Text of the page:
White House press secretary Sean Spicer held yet another press briefing today in which video recording was banned. CNN’s Jim Acosta, furious over these restrictive new measures, let Spicer know exactly how he felt.
In the exchange, Acosta tries to get Spicer to actually answer the question that was asked of him, but the Press Secretary calls on another reporter instead. Acosta persists, at which point the Spicer says, condescendingly, “There’s no camera on, Jim,” as if Acosta’s desire to have his question answered is simply theatrics for the camera.
“Maybe you should turn the cameras on, Sean. Why don’t we turn the cameras on? Why don’t we turn the cameras on, Sean. They’re in the room, the lights are on.”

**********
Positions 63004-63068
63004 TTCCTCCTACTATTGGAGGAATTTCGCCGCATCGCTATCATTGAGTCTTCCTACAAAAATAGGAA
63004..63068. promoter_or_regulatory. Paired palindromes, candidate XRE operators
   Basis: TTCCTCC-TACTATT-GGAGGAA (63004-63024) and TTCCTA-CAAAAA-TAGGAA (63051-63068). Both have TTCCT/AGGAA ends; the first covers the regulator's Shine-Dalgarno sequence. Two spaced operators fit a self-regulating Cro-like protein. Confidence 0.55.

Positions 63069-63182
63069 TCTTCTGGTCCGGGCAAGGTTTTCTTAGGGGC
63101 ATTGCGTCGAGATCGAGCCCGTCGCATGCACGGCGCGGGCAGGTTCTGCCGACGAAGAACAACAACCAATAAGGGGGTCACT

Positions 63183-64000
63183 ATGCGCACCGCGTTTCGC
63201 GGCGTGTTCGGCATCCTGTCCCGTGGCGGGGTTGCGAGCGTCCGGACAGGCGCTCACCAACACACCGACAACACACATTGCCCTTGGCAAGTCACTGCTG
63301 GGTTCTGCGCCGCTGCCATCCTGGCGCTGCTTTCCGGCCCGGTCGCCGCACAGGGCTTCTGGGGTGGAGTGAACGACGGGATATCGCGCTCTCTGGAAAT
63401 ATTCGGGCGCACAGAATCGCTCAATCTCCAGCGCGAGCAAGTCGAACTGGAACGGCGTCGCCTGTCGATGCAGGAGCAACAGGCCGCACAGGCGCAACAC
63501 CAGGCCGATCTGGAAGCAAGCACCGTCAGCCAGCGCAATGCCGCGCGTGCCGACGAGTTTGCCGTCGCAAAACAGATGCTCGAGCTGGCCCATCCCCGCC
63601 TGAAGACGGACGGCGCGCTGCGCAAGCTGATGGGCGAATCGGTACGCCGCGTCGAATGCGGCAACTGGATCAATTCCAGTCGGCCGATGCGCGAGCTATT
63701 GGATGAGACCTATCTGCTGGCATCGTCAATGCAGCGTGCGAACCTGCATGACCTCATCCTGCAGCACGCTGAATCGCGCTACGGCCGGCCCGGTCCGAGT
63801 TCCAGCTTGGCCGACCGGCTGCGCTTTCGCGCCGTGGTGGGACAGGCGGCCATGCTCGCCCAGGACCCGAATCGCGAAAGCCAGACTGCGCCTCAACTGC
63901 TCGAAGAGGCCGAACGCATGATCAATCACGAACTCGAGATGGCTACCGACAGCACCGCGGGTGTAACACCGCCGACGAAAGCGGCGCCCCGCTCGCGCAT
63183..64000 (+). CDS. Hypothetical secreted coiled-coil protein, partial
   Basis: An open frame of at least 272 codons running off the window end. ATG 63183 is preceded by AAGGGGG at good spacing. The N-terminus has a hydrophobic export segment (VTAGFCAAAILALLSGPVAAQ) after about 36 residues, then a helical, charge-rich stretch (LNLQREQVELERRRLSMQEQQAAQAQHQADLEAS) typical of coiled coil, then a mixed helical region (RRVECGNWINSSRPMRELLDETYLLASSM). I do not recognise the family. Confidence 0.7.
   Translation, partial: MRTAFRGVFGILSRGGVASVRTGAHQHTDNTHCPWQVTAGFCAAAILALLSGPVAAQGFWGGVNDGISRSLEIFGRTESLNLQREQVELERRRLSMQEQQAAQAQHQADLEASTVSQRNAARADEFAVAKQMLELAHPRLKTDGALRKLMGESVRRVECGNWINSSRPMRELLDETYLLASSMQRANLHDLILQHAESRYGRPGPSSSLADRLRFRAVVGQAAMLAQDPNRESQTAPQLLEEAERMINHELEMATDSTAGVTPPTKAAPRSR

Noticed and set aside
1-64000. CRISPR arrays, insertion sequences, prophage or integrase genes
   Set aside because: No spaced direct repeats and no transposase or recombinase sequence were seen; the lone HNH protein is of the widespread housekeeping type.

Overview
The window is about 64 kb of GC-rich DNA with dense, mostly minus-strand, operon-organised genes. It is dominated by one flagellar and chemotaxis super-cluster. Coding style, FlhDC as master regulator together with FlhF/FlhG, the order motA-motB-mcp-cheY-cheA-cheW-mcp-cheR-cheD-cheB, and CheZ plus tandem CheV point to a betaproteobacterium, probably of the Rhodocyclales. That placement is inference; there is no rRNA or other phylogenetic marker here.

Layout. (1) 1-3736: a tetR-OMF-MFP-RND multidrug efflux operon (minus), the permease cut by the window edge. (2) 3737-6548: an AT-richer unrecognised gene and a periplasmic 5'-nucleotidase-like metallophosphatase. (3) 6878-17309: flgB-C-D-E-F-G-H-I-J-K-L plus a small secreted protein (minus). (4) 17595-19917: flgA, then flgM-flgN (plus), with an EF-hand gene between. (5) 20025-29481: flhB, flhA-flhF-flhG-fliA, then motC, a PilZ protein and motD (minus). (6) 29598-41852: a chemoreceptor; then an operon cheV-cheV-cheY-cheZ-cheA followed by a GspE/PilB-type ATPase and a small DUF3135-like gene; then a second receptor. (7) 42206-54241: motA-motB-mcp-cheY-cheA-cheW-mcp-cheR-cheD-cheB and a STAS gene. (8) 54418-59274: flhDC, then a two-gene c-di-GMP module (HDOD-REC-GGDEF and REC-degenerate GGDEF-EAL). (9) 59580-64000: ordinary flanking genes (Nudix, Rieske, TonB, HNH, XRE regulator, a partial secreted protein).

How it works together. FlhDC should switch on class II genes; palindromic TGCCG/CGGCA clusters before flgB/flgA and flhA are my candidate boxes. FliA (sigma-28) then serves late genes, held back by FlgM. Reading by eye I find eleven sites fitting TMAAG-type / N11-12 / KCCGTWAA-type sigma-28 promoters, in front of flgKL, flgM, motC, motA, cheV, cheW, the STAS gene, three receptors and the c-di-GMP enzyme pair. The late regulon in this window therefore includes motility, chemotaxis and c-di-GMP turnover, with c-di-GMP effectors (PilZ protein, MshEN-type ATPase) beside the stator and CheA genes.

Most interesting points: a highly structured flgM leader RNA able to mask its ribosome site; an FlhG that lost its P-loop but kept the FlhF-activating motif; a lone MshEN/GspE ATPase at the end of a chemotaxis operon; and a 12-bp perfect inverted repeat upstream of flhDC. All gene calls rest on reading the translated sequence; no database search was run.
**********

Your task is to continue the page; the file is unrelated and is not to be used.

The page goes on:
Spicer, of course, cowardly moves on to different question by another reporter.
It should come as no surprise that a White House run like a reality show perceives Jim Acosta’s desire to hold them accountable as nothing more than a spectacle. The Trump administration is fast learning that if they want to treat our government like reality television, they’ll be given the same amount of respect as if it is. If Spicer thought his previous on-camera performances were humiliating, his draconian attempts to limit the free press are going to shine a spotlight on him like never before.
Brian Tyler Cohen is a political writer, actor, and comedy sketch director. He graduated from Lehigh University with a dual degree in English and Business. He currently lives in Los Angeles.